Group: Anti-Subversion Act revival will revive its ‘horrors’
MANILA, Philippines — Reviving the “dead” Anti-Subversion Act would only revive the “horrors” it had when it was first promulgated, a group composed of lawyers and law students said Saturday.
The Manananggol Laban sa EJK (Manlaban sa EJK) added that such revival is also “unconstitutional, discriminatory, and contradictory to the democratic process.”
“Laws are repealed for good reason, and to revive such ‘dead’ law will simply revive the horrors that came with it when it was first promulgated,” the group said in a statement.
Citing the Bill of Rights, the group said Filipinos clearly have the freedom “to associate with groups they feel are aligned with their beliefs, and mere membership is not, and should not be, sufficient basis to have them charged in the court of law.”
On Wednesday, Armed Forces of the Philippines (AFP) spokesperson Brig. Gen. Edgard Arevalo said reviving Anti-Subversion Act (Republic Act No. 1700) would make the Communist Party of the Philippines (CPP) accountable for their actions.
The act, which aims to criminalize affiliation to leftist groups, has drawn mixed reactions from government officials.
He added that the CPP, the New People’s Army (NPA), and the National Democratic Front (NDF) could not be treated “differently” and “separately” from one another.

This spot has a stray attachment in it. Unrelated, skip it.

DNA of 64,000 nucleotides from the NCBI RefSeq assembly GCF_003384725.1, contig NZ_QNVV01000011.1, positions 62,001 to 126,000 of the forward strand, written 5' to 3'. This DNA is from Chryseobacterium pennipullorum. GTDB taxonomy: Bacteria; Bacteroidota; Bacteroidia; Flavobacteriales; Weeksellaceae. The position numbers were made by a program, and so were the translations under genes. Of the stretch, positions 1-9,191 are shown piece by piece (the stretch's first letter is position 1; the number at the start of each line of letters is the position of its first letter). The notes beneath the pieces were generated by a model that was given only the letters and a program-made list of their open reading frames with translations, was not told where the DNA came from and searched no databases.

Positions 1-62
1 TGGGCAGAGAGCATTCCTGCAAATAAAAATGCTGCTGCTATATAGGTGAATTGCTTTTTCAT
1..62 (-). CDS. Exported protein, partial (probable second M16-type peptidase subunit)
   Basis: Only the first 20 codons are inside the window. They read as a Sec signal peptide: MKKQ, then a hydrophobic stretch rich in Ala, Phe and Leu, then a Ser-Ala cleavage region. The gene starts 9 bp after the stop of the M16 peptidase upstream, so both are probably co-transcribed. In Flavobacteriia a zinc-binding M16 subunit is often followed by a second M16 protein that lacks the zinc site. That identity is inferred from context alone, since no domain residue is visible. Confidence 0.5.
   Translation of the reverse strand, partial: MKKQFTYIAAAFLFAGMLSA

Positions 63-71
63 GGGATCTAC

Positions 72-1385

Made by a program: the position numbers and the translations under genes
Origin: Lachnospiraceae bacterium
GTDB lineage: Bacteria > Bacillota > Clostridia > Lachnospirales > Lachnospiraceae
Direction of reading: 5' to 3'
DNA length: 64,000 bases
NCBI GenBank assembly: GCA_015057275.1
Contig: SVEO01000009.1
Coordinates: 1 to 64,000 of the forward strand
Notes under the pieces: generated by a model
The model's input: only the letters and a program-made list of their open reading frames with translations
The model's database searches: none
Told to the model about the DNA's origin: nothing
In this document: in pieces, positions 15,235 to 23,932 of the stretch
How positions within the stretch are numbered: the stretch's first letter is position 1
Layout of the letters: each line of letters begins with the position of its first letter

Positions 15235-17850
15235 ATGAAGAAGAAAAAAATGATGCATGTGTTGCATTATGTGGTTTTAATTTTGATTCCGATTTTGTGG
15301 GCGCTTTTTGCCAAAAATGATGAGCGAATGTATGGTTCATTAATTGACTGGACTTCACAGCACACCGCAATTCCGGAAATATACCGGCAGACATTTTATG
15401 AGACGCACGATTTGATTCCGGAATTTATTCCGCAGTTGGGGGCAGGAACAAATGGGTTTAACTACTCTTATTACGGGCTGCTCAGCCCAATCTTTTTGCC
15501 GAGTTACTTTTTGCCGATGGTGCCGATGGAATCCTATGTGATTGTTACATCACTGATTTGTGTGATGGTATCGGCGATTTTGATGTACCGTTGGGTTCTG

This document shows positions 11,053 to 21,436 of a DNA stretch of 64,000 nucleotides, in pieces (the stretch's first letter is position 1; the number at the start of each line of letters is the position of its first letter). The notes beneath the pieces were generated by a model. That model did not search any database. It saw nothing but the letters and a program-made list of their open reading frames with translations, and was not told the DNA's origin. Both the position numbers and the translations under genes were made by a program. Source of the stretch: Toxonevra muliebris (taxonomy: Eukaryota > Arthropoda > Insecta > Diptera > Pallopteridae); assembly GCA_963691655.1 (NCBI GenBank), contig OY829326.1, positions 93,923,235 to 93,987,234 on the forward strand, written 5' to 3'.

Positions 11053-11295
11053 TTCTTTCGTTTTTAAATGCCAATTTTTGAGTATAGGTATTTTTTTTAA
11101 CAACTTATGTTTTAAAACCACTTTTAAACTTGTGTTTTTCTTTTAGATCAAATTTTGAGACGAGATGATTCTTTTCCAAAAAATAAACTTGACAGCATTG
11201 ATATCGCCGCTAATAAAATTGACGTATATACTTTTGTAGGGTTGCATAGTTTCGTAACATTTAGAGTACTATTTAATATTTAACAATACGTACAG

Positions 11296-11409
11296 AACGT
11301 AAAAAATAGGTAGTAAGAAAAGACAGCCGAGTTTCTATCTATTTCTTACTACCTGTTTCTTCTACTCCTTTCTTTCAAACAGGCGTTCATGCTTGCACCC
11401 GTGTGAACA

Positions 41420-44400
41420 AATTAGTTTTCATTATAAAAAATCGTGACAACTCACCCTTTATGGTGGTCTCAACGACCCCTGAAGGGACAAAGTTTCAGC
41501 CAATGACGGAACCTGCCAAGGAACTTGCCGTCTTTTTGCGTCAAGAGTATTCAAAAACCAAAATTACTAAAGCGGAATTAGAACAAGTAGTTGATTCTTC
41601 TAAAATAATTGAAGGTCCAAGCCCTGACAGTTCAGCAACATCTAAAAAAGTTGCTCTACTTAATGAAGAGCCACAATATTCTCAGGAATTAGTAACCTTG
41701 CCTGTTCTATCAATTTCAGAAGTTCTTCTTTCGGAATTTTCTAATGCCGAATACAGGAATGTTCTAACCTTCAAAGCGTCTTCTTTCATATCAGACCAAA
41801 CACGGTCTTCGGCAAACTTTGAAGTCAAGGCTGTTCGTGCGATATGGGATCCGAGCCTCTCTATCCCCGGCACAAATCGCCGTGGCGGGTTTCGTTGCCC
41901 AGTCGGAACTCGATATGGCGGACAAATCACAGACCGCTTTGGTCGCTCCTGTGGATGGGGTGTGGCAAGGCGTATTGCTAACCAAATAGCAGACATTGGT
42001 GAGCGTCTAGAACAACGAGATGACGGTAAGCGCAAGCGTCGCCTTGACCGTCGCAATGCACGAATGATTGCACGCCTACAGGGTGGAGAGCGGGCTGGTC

The Gen. Oscar Albayalde, PNP chief, also expressed support for the revival of the act.
However, the Manlaban sa EJKs said: “A proposed anti-subversion law becomes a repressive weapon at a time when people’s organizations, members of the Liberal Party, lawyers, and dissenters are lumped as NPA supporters or as ouster plotters.”
“This law could be used to criminally charge all critics and dissenters on allegations they are involved in subverting government authority and arrested for imagined crimes,” the group added.
Among the convenors of Manlaban sa EJK include former Sen. Rene Saguisag, Pacifico Agabin, former dean of the University of the Philippines College of Law; Neri Colmenares and Edre Olalia, chairman and president, respectively, of the National Union of People’s Lawyers, Jose Manuel Dioko, dean of the De La Salle University and chair of the Free Legal Assistance Group; Antonio La Viña, former dean of the Ateneo School of Government Dean; Ernesto Maceda Jr. dean of the Pamantasan ng Lungsod ng Maynila College of Law; June Ambrosio, head of the Integrated Bar of the Philippines (IBP) National Center for Legal Aid; former House Deputy Speaker Erin Tañada; Roberto Cadiz of the Commission on Human Rights; professors Victoria Avena and Roel Pulido, Rachel Pastores of the Public Interest Law Center; Evalyn Ursua; and Cleto Villacorta III.
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